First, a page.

A religious right activist group from Washington placed fliers in our church’s vestibule, outlining the Christian position on issues. Even as a teenager, I could recognize that the issues just happened to be the same as the talking points of the Republican National Committee. With many of these issues, there did seem to be a clear Christian position—on the abortion of unborn children, for instance, and on the need to stabilize families. But why was there a “Christian” position on congressional term limits, a balanced budget amendment, and the line item veto? Why was there no word on racial justice and unity for those of us in the historical shadow of Jim Crow?
I was left with the increasingly cynical feeling—an existential threat to my entire sense of myself and the world—that Christianity was just a means to an end. My faith was being used as a way to shore up Southern honor culture, mobilize voters for political allies, and market products to a gullible audience.
Moore’s comments came after the national spectacle of some Religious Right types making theological justifications for voting for Donald Trump. It is one thing for a voter to examine the candidates with clear eyes and decide to cast his lot for the lesser of two evils, it is quite another to fool oneself and (worse) attempt to fool others into thinking that the lesser evil is in fact a godly candidate.
As a teenager I remember hearing left-leaning Christians excuse Bill Clinton’s white-trash morals with absurdities like “if God has forgiven him, shouldn’t we?” as if Bill Clinton were our uncle or brother-in-law, not a public employee with a job that requires the exercise of prudence and a modicum of self control. The same people who in 1992 were telling us that character matters decided in 2016 that character did not matter, or that somehow Donald Trump was a true Christian, as if being a true Christian were somehow a requirement for faithfully executing the role of the President as outlined in the Constitution.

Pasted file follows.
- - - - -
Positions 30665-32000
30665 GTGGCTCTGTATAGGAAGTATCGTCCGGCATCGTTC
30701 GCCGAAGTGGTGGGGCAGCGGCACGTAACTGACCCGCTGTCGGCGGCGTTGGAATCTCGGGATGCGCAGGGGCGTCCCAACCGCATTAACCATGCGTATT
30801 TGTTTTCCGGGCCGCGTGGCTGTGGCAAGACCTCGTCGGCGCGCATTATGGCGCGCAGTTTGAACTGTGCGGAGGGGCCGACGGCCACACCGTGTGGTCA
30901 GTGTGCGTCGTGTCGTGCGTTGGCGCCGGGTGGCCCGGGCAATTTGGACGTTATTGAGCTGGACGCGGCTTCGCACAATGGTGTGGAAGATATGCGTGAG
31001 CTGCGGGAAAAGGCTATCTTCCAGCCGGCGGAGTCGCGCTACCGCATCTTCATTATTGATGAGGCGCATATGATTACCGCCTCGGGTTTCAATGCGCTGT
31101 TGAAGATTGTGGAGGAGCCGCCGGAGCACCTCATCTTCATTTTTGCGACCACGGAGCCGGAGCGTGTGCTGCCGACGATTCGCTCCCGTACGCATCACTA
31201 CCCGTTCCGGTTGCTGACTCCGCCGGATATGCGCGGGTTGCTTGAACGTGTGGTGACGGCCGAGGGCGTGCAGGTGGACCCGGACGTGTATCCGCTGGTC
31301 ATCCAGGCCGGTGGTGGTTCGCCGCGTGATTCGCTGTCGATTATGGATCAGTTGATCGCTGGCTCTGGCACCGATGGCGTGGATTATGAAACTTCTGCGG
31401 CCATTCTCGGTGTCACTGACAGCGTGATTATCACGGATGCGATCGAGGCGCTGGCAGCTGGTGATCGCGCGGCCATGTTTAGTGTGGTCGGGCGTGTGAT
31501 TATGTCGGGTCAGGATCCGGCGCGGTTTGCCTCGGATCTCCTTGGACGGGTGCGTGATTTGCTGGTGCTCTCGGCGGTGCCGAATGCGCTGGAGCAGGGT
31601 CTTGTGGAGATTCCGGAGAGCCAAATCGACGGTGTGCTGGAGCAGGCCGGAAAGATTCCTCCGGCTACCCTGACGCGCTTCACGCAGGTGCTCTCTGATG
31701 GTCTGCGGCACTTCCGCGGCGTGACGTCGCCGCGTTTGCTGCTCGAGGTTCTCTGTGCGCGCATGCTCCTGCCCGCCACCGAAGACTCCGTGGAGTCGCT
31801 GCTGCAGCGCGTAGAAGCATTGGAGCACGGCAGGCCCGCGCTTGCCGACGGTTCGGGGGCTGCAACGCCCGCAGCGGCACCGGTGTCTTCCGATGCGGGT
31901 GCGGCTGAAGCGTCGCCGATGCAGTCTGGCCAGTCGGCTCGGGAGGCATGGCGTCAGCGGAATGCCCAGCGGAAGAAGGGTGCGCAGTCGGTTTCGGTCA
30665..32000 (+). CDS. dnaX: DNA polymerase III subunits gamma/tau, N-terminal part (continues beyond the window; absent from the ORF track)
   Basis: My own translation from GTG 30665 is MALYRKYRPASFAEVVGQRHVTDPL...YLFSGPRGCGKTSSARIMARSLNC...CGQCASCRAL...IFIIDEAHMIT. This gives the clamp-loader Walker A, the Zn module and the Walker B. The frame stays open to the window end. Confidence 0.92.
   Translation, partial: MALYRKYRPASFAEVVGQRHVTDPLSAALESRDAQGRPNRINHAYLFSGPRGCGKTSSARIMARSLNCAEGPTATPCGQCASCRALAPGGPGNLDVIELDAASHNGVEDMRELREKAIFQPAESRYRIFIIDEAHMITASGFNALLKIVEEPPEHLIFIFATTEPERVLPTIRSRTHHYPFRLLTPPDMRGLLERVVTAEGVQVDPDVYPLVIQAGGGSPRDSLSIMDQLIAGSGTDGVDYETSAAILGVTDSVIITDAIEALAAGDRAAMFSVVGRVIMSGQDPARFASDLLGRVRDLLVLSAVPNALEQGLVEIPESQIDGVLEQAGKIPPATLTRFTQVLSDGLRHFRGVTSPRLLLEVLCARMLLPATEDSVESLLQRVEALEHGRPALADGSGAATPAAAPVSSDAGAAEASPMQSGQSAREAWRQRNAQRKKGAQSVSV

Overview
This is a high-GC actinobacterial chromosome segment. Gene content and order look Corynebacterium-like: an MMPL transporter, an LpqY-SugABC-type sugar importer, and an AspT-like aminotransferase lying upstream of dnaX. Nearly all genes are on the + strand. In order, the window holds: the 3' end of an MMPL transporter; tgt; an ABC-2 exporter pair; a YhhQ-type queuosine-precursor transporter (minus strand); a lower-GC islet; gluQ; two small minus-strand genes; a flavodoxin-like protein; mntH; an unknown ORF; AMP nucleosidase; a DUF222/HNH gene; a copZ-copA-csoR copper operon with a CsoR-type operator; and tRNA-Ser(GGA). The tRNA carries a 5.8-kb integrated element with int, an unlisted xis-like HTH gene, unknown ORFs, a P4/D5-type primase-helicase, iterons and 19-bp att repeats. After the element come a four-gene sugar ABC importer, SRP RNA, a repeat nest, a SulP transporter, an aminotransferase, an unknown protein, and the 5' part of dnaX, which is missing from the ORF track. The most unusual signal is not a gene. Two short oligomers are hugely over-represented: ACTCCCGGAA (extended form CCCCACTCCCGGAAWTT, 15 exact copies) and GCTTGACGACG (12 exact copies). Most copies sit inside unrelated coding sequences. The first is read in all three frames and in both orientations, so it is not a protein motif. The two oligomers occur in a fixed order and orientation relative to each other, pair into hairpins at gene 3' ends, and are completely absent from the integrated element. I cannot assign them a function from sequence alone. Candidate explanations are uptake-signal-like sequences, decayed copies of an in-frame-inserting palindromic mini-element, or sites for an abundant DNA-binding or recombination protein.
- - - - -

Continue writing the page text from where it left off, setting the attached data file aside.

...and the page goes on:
Scripture assures us that God hates idolatry. That includes the idolatry of putting the church at the service of political ends.
Moore defines all such idolatry as “theological liberalism”.
See, for instance, the use of 2 Chronicles 7:14 (“If my people who are called by my name humble themselves, and pray and seek my face and turn from their wicked ways, then I will hear from heaven, and I will forgive their sin and heal their land”) by many in the Evangelical wing of the religious right… The “land” is assumed to be the United States of America. No recognition is given that this Old Testament verse is speaking of the temple—a temple the New Testament identifies with Christ himself and the living stones of his Church. God has made his covenant with his elect, not the American nation. Such considerations are often seen as beside the point. The text is useful for a political purpose, and so it is put to use. This is theological liberalism. When Christianity is seen as a political project in search of a gospel useful enough to advance its worldly agenda, it will end up pleasing those who make politics primary, while losing those who believe the Gospel.
We can see this in the history of the Religious Left: Mainline Protestant Churches started using Christian tropes to advance Progressivism, and they entered demographic collapse. Eventually they figured out the trick: if being a good Christian is nothing other than being a good liberal, why bother with being a Christian? Moore points out that the same poison has been killing off the Religious Right for some time.
Before we rejoice in the death of the Religious Right we do however have to realize that the post-religious right will be (in fact, already is) an ugly affair, ugly as the post-religious left. Moore’s analysis is, ultimately, a hopeful one, mine is not. To once again paraphrase Orwell, the future will be an alt-right racist and an obese blue-haired college feminist, screaming in your face, forever.